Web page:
In the above example you’ll see my article element has a new attribute of entry. If the french language and small screen size query conditions are met, the browser downloads the /catalogs/fr/french.cat file. Looks up the "example" entry and replaces everything inside the article element with the following content from the example entry:

example {
   <h1>Titre français</h1>
   <p>
      <img class="phone" src="/example_fr_small.png" alt="Prise de photo de la personne tenant un signe français" /> Les navigateurs actuels montreront ce contenu anglais. Remarquez, il ya trois éléments img. Les trois images sont téléchargées et CSS cahiers médias utilisent l''attribut de classe de cacher deux images et ne laissant que la bonne image de taille visible. Les navigateurs qui comprennent le nouveau code remplacera ce contenu avec le contenu alternatif approprié.
   </p>
   <p>Éléments HTML sont autorisés à l'intérieur du fichier de catalogue. Cela donne au développeur le choix de remplacer la totalité de l'élément de l'article, comme cela se fait ici, ou chacun de ses enfants »individuellement.
   </p>
}

The page now conveys the proper French language content and only one image of suitable content and size for the device gets downloaded. If we need to change the article element we only have one place to make the change. In this example adding a class to the h1 element would require us to change it in each languages catalog file. For this reason my recommended practice is to use entry attributes on each child block level element. Lets see how that looks:

<article entry="example">
   <h1 entry="example_h1">English title</h1>
   <p entry="example_p1">
      <img class="phone" src="/example_en_small.png" alt="Waist up picture of person holding an English sign" />
      <img class="tablet" src="/example_en_medium.png" alt="Full body picture of person holding an English sign" />
      <img class="screen" src="/example_en_large.png" alt="Picture of office with person holding an English sign" />
   </p>
   <p>Current browsers will show this English content. Notice, there are three img elements. All three images are downloaded and CSS media quires use the class attribute to hide two images and leave only the proper sized image visible. Browsers that understand the new code will replace this content with the appropriate alternative content.
   </p>
   <p entry="example_p2">HTML elements are allowed inside the catalog file. This gives the developer the choice to replace the entire article element or each of its’ children individually.
   </p>
</article>

By keeping the entry attribute on the article element we keep the option of replacing this entire block of code at once. Adding entry attributes to the child block level elements increases our content control, allowing us to add an attribute to the h1 element by changing only the one html file.

   <h1 entry="example_h1" class="important">English title</h1>

Browsers replace element content from the body element and proceed through each level of child elements. In this way if our catalog file has alternative content for both the article element and its’ child h1 element the article element is changed first followed by the child h1 element. Therefore both changes would take place.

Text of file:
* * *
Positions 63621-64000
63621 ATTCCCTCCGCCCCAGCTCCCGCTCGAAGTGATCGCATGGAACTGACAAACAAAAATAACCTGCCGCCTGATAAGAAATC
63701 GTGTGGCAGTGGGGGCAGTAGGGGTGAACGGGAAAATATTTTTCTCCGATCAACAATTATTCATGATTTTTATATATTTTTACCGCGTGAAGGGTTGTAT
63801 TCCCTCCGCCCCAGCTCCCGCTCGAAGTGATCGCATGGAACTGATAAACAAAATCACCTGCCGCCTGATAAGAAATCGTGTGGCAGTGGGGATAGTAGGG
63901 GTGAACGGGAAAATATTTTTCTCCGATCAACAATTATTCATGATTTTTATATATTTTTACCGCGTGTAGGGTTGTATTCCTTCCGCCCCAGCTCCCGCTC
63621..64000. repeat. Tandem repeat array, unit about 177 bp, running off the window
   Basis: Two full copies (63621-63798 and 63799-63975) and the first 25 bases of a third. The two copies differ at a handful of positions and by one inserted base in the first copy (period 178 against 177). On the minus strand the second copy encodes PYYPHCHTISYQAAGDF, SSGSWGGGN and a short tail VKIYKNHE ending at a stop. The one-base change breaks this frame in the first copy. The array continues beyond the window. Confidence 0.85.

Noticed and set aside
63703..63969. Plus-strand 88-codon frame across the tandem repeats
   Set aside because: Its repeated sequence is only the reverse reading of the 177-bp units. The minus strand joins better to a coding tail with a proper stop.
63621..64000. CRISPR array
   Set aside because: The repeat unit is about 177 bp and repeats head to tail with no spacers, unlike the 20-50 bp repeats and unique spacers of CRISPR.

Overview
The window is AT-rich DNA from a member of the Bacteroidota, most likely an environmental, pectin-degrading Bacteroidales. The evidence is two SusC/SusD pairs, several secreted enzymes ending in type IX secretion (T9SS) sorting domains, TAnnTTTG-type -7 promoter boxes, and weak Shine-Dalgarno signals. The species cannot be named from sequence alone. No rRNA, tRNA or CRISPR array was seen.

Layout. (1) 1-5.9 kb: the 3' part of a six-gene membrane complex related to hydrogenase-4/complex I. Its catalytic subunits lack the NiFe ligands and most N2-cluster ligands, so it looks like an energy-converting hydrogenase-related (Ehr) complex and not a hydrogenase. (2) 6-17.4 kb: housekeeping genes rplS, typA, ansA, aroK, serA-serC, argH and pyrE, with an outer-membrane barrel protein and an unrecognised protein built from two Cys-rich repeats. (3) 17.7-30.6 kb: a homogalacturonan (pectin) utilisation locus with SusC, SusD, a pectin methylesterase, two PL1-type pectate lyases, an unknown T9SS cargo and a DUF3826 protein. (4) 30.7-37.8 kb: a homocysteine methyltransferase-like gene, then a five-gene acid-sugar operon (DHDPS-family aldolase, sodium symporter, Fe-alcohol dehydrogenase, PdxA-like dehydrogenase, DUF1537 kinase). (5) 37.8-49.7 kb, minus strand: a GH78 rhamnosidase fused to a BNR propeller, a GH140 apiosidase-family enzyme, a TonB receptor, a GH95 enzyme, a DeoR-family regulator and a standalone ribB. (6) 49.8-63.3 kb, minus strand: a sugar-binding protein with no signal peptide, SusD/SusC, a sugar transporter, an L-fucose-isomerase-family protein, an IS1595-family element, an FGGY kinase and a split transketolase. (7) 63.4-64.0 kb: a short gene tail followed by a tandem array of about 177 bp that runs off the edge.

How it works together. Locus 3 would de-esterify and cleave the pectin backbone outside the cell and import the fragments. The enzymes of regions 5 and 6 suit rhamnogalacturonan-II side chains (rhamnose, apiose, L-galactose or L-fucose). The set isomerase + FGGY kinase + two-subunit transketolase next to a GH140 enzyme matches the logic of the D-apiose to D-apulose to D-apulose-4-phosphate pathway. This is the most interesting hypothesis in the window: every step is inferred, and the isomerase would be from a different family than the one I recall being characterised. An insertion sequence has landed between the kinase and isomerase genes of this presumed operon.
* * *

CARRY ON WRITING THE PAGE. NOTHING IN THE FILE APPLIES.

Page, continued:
The New Catalog File

Adding additional languages becomes a matter of translating the catalog files and adding the appropriate language queries. You can also use language and media query combinations to serve different versions of the same language to different devices. This allows you to tailor not only your style and layout but also page terminology and length to different devices. I can only speculate how and why smart phone users may convert better or worse depending on article length and terminology over other users, but I’m sure marketing and SEO experts would love to explore this option.

The new catalog file format type of text/catalog, using a .cat extension, would contain the alternative content for use in external files. Other methods to provide different language query content could be provided much like CSS with, @import, head blocks, and in-line methods.

From the Present to the Future

Overall CSS has been a big success by separating the semantics from the style and layout. Now we need to start the next leg of our journey and separate the semantics from the content. There seems to be resistance to ever closing the HTML5 standard but I believe my proposal would be a large enough structural change to justify it as part of a major version change to HTML6.

<!DOCTYPE html version="6">

The exact methods and syntax for doing this are many and need to be debated and experimented with. This is a huge undertaking with many aspects to consider. A couple examples; is there a need for entry attributes on inline elements or do we need a syntax to add/edit attributes from elements. As always, if we are going to do this we need to do it right the first time.

My goal here is to get more people thinking about these issues and how to best move the web forward. Responsive design isn’t about responding to the needs of a users’ device. It’s about responding to the needs of a user.

Author Bio

Tim Trepanier [http://www.trep4.com] is a retired web master of ABB Inc. [http://www.abb.com]. He fondly remembers when the img element was state of the art html that his browser couldn't display. Now he is pondering the future when IPv6 doesn't have enough addresses for us to integrate with the IFS (Intergalactic Federation of Sentients).